Don't miss




Calais: a no-man's land for migrants

Read more


Poland protests for right to abort

Read more


Poland's existential struggle: Abortion debate spurs protests over right-wing shift

Read more


'Equatorial Guinea's attempted coup began in France,' President Obiang tells FRANCE 24

Read more


Film show: '3 Billboards', 'In The Fade' and 'Downsizing'

Read more


Why Hong Kong is Asia's electronic garbage dump

Read more


IOM chief: 'Migrants are the quintessential agents of development'

Read more


Nigerian army releases 244 Boko Haram suspects

Read more


Bitcoin takes a tumble over regulation fears

Read more

Middle east

Tehran says it has tested medium-range missiles


Latest update : 2009-09-28

Iranian authorities say the country's armed forces have test-fired medium- and short-range missiles over the weekend, as tensions mount between Tehran and Western powers over Iran's nuclear programme.

REUTERS - Iran has test-fired medium-range misiles, state TV reported on Monday, a day after the Islamic Republic’s elite Revolutionary Guards launched short-range missiles as part of several days of war games.


The manoeuvres coincide with increased tension in Iran’s nuclear dispute with the West, after last week’s disclosure by Tehran that it is building a second uranium enrichment plant.


“Iran test-fires medium-range missiles,” English-language Press TV said in a scrolling news headline, giving no further detail on the type of missiles or when the test took place.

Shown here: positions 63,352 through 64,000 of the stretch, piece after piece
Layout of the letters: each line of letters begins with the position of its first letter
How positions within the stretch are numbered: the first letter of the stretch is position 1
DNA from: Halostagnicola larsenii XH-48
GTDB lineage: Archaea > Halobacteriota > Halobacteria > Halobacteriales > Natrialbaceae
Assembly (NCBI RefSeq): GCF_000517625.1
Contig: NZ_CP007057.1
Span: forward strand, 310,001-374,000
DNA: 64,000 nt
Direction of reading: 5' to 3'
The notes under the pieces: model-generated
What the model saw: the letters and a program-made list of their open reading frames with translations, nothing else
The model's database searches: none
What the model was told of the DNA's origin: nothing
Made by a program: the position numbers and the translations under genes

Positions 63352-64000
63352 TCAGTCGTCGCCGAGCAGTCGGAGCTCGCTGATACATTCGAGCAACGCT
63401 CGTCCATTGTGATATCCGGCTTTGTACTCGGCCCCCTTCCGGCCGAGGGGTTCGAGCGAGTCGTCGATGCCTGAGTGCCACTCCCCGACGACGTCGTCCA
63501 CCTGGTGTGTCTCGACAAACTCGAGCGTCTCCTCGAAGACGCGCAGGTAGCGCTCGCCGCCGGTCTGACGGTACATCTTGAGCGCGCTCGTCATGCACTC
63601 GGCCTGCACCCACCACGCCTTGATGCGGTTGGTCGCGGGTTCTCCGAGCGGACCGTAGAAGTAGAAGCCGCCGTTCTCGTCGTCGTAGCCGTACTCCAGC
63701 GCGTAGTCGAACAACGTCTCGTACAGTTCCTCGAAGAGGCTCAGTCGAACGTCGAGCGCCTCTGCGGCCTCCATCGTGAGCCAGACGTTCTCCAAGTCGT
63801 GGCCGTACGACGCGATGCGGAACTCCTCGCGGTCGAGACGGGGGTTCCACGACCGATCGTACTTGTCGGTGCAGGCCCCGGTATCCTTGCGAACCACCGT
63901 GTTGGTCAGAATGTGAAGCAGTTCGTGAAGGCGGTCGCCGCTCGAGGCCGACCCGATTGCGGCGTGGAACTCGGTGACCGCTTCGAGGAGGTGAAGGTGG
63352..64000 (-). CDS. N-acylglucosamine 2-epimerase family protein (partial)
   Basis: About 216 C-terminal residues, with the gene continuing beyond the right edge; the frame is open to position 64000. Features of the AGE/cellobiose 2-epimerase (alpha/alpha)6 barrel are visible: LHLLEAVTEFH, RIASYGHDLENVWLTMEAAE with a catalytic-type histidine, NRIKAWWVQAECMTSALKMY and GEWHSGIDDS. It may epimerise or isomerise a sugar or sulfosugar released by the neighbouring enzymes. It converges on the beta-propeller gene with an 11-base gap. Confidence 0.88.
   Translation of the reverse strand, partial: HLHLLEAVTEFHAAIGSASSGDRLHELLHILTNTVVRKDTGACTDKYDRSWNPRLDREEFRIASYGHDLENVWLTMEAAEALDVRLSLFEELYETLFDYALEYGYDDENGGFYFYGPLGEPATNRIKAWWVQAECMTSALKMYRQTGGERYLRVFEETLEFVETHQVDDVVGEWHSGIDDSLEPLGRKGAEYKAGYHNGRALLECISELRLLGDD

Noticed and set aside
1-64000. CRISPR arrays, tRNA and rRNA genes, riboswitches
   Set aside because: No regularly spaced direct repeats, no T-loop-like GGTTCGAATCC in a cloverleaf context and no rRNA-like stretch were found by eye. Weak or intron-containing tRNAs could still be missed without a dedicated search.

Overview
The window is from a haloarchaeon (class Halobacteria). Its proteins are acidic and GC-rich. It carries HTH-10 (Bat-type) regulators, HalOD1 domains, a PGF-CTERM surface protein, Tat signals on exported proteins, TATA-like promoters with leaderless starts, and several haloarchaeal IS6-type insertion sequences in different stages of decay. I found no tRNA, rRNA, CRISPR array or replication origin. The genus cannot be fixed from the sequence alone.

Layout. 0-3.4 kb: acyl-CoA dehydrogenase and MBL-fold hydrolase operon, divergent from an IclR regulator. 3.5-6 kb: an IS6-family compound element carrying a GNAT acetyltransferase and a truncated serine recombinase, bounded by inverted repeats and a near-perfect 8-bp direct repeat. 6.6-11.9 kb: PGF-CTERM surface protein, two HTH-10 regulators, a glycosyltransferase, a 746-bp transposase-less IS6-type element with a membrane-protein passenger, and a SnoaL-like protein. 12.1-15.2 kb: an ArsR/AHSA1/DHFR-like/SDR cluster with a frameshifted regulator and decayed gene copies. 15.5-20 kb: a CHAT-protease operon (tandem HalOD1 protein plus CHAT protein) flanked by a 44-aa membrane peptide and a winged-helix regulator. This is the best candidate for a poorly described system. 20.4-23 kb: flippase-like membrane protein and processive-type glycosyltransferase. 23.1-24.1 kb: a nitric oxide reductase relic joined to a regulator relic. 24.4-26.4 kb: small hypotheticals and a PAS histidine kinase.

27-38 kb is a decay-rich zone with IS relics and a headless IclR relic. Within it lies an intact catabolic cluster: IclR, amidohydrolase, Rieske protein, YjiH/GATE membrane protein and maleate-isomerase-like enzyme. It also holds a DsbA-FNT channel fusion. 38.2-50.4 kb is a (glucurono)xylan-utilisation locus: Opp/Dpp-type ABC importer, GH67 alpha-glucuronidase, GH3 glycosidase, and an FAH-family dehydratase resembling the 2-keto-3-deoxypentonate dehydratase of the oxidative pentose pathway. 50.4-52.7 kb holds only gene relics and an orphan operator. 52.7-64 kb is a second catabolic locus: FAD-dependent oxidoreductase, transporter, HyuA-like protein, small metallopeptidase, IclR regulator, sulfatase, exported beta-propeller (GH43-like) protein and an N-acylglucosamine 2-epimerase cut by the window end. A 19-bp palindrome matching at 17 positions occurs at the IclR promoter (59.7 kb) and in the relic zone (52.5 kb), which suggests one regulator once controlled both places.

Iranian media had said the Guards would test-fire Shahab 1 and 2 missiles on Sunday evening, with a range of up to 500 km (310 miles), but it was not immediately clear whether these were the missiles Press TV was referring to.


State radio has said the force will on Monday test-fire the Shahab 3 missile, which Iranian officials say has a range of around 2,000 km, potentially putting Israel and U.S. bases in the Gulf within reach. It was last tested in mid-2008.


Iran conducts war games or tests weapons to show its resolve to counter any attack by foes like Israel or the United States.


The United States, which suspects Iran is seeking to build nuclear bombs, has previously expressed concern about Tehran’s missile programme. Iran says its nuclear work is solely for peaceful power generation purposes.


Neither the United States nor its ally Israel have ruled out military action if diplomacy fails to resolve the nuclear row.


Iran has said it would respond to any attack by targeting U.S. interests in the region and Israel, as well as closing the Strait of Hormuz, a vital route for world oil supplies.


Last week’s news of the nuclear facility south of Tehran added a sense of urgency to a crucial meeting in Geneva on Thursday between Iranian officials and representatives of six major powers, including the United States.


Iran will be put “to the test” in Geneva and a move to sanctions will follow if the talks fail, U.S. Secretary of State Hillary Clinton told CBS on Sunday.


U.S. President Barack Obama said on Saturday the discovery of the secret nuclear plant in Iran showed a “disturbing pattern” of evasion by Tehran. He warned Iran on Friday it would face “sanctions that bite” if it did not come clean.


U.S. Defense Secretary Robert Gates, who says any military action against Iran would only “buy time” and stresses the need for diplomacy, told CNN he hoped the disclosure of the second facility would force Tehran to make concessions.


Ali Asghar Soltanieh, Iran’s envoy to the U.N.’s nuclear watchdog, has said Iran is arranging inspections of the plant by the U.N. nuclear agency “in the very near future”.


Date created : 2009-09-28